Ten years ago more than 2/3 of pictures we would see from weddings would show the groom and the groomsmen, often outdoors and during the day, wearing black tuxedos.
Not that there is anything wrong with this!
“Class,” “Sophistication,” “Snobbery,” however—whatever you want to call it—generally decrees against wearing a black suit during the daytime and is especially against the tuxedo or dinner jacket during the day.
Instead, if one wishes to look quite formal, one should wear a morning coat with charcoal striped pants in place of the matched tuxedo, or a classic suit in a stripe, check, or color.
To a large degree, in the United States, this belongs to the history of New England WASPs versus urban Catholics, particularly Italians.
To wear a tuxedo during the day would be to look like an “immigrant” at best or like one of the wedding party at Don Corleone’s in the Godfather at worst. This type of attire, declared the experts, was quite simply improper and showed a lack of “class.”
In fact, for Godfather II, when the family is trying to take the business in a legitimate direction, costume designer Theodora Van Runkle argued with Francis Ford Coppola to get the family out of black as an expression of their WASPish ambitions.
I personally am all for “class,” sophistication and consciousness. And for manners as well.
That said, the Corleones do look pretty sharp in their tuxes and I see no reason that this look is to be avoided at all costs. I certainly like the look better than most Brooks Brothers suits with the slouchy and boxy fit, and am no fan of American Trad in that sense.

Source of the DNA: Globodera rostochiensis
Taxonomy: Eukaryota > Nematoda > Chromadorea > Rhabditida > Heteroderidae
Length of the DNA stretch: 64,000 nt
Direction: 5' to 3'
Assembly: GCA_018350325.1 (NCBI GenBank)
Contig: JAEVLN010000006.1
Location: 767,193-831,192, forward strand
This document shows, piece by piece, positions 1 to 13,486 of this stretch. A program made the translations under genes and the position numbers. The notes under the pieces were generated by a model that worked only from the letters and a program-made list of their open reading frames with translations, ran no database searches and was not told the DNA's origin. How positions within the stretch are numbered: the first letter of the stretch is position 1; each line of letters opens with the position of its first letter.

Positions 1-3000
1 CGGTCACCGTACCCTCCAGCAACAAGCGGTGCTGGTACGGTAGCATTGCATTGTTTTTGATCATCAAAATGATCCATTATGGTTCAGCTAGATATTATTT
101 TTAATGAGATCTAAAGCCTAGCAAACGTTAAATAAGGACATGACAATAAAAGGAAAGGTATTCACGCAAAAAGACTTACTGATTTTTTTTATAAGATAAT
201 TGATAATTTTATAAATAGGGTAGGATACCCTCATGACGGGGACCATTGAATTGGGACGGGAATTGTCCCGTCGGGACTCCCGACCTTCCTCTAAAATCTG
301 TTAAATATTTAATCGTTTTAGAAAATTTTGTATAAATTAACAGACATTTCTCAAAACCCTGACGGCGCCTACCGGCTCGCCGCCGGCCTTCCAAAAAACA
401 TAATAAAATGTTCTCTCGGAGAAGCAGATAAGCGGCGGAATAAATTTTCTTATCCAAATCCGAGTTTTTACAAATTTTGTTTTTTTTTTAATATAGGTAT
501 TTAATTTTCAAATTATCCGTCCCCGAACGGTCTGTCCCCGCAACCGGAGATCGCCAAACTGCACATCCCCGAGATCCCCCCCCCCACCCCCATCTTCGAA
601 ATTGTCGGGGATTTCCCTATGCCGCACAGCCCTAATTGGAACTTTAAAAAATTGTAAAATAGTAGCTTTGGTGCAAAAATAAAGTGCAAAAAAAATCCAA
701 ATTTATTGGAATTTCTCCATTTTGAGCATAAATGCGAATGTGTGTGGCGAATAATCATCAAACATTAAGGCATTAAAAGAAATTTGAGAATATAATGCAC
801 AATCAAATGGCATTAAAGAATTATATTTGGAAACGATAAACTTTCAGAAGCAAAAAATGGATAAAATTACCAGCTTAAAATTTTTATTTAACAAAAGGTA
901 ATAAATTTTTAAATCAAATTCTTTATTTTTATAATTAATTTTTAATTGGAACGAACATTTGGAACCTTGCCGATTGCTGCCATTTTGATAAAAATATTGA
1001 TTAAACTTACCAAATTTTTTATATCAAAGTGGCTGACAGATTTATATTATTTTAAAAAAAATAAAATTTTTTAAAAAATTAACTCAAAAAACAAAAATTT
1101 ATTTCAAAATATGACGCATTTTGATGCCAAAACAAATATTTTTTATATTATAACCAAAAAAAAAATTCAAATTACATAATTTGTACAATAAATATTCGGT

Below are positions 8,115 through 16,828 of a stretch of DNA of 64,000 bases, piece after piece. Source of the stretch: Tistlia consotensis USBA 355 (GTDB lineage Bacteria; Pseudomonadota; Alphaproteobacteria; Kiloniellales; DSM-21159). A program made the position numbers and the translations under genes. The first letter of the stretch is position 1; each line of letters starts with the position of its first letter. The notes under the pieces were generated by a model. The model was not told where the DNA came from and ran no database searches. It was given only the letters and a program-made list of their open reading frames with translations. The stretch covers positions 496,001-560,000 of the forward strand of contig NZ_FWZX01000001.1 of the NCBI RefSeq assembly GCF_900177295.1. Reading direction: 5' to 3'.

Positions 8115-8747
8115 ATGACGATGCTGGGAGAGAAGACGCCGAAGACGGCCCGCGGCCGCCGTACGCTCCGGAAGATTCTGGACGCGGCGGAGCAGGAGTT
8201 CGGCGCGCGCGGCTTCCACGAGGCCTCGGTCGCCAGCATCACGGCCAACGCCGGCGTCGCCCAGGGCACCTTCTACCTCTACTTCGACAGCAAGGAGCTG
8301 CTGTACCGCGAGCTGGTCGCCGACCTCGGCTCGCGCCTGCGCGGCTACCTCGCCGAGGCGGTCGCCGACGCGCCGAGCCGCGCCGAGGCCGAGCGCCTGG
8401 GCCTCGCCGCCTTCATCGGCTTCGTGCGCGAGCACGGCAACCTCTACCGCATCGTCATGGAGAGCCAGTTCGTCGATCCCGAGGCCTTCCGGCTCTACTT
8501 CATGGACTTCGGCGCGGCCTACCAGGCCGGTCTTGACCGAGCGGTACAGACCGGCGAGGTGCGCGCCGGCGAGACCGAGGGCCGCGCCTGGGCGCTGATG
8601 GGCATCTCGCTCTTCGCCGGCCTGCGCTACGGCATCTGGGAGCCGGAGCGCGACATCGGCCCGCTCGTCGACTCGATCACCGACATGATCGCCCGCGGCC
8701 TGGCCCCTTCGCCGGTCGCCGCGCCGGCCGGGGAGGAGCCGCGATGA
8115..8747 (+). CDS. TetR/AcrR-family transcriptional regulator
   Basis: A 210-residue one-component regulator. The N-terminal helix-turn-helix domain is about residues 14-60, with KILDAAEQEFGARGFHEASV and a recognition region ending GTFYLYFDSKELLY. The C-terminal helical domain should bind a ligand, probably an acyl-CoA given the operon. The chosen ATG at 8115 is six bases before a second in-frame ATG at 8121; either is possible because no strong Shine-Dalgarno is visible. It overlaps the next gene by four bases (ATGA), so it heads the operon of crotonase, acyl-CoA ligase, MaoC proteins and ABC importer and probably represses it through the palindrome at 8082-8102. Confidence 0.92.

Although I attended Harvard myself, there is a small (or even large?) part of me that would prefer looking like a mobster to looking like a New England upper cruster.
Nonetheless, I am happy to see that, in today’s weddings, the black tuxedo is becoming more and more rare.
Colors and patterns are back. Morning coats are back. Eclectic is back.
We make suits for summer weddings in natural colored linens and raw silks or plaid jackets for fall weddings in colors that coordinate with the falling leaves.
For those more formally inclined, we make gorgeous morning coats with charcoal striped trousers, picking up, perhaps, one of the wedding colors in the pant stripe.
None of this is necessarily better.
But it is a much better chance to exercise some of the sophistication that is possible in menswear.
Back in the 1990s, for example, you went to a “fancy” restaurant to dine on steaks or perhaps surf’n’turf or warmed over French-style cuisine. There were only a small handful of expensive tastes available to the American diner.
Today, however, everyone is a sophisticate. Friends sit around and discuss balsamic reductions and how to cook kohlrabi. Fine dining can include flavors from Korea or South America just as easily as from France.
And all of this makes life richer, more reflective—-Even if snobbery can leave a bad taste in the mouth.
Here at Denver Bespoke, building the perfect wedding suit starts with the tastes and interests of the bride and groom and the setting of the wedding.
From this starting point, we sketch ideas and search out the perfect fabrics to build a totally unique look that is styled to your individuality. We love black—but often for a touch of the Victorian, goth or punk rock look.
Every suit that we make is custom tailored here in our studio in Denver, Colorado for clients around the world.